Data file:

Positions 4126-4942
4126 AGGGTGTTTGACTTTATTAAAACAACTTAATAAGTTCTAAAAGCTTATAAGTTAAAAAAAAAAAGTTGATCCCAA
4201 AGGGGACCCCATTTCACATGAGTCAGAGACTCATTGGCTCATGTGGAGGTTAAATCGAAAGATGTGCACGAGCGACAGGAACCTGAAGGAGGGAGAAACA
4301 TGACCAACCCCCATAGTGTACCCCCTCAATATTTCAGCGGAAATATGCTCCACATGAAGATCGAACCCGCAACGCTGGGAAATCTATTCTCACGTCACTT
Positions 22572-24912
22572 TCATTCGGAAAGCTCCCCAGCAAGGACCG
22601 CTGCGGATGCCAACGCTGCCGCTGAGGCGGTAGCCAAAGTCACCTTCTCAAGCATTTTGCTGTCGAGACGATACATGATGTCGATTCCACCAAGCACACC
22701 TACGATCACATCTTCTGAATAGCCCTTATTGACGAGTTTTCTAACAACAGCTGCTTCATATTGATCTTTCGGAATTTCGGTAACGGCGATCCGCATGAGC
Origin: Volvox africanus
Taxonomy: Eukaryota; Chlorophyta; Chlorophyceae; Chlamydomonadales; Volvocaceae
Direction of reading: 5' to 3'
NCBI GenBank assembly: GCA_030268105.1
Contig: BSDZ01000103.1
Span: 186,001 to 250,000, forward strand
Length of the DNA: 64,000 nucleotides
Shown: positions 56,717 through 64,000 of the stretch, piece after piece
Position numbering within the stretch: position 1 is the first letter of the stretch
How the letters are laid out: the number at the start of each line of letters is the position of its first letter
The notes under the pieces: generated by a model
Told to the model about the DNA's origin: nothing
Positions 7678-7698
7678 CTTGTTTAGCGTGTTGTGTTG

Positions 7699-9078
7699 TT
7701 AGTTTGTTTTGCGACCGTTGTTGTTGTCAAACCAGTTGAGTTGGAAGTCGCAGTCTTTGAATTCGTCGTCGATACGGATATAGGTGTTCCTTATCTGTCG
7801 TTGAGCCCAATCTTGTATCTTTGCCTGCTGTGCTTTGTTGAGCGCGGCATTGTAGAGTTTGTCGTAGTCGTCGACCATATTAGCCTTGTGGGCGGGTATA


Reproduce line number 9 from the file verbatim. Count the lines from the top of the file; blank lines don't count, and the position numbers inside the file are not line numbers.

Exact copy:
Origin: Volvox africanus